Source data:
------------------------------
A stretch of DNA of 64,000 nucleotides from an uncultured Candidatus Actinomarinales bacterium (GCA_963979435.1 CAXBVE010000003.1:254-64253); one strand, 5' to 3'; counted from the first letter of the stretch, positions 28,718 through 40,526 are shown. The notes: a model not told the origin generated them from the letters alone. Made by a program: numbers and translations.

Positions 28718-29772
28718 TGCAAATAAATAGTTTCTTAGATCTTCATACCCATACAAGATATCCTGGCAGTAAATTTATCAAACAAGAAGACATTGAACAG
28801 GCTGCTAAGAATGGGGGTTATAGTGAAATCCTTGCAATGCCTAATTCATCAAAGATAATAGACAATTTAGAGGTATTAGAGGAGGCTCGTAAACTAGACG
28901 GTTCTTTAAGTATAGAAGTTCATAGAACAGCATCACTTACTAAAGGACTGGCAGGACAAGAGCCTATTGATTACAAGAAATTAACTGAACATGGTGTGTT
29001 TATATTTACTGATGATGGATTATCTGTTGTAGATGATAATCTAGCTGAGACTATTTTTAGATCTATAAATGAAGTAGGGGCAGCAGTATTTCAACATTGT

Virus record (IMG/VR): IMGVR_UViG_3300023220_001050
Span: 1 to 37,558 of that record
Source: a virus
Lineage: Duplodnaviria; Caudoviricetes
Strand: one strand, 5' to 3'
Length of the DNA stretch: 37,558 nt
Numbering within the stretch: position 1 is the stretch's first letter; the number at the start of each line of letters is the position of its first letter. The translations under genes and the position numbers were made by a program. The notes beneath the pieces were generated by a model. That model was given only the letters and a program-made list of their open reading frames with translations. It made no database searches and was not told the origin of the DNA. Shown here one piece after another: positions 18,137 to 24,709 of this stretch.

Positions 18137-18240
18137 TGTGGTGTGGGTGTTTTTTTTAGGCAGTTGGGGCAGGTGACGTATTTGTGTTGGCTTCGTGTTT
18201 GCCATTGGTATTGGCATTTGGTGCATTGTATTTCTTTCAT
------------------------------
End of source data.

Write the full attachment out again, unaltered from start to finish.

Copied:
A stretch of DNA of 64,000 nucleotides from an uncultured Candidatus Actinomarinales bacterium (GCA_963979435.1 CAXBVE010000003.1:254-64253); one strand, 5' to 3'; counted from the first letter of the stretch, positions 28,718 through 40,526 are shown. The notes: a model not told the origin generated them from the letters alone. Made by a program: numbers and translations.

Positions 28718-29772
28718 TGCAAATAAATAGTTTCTTAGATCTTCATACCCATACAAGATATCCTGGCAGTAAATTTATCAAACAAGAAGACATTGAACAG
28801 GCTGCTAAGAATGGGGGTTATAGTGAAATCCTTGCAATGCCTAATTCATCAAAGATAATAGACAATTTAGAGGTATTAGAGGAGGCTCGTAAACTAGACG
28901 GTTCTTTAAGTATAGAAGTTCATAGAACAGCATCACTTACTAAAGGACTGGCAGGACAAGAGCCTATTGATTACAAGAAATTAACTGAACATGGTGTGTT
29001 TATATTTACTGATGATGGATTATCTGTTGTAGATGATAATCTAGCTGAGACTATTTTTAGATCTATAAATGAAGTAGGGGCAGCAGTATTTCAACATTGT

Virus record (IMG/VR): IMGVR_UViG_3300023220_001050
Span: 1 to 37,558 of that record
Source: a virus
Lineage: Duplodnaviria; Caudoviricetes
Strand: one strand, 5' to 3'
Length of the DNA stretch: 37,558 nt
Numbering within the stretch: position 1 is the stretch's first letter; the number at the start of each line of letters is the position of its first letter. The translations under genes and the position numbers were made by a program. The notes beneath the pieces were generated by a model. That model was given only the letters and a program-made list of their open reading frames with translations. It made no database searches and was not told the origin of the DNA. Shown here one piece after another: positions 18,137 to 24,709 of this stretch.

Positions 18137-18240
18137 TGTGGTGTGGGTGTTTTTTTTAGGCAGTTGGGGCAGGTGACGTATTTGTGTTGGCTTCGTGTTT
18201 GCCATTGGTATTGGCATTTGGTGCATTGTATTTCTTTCAT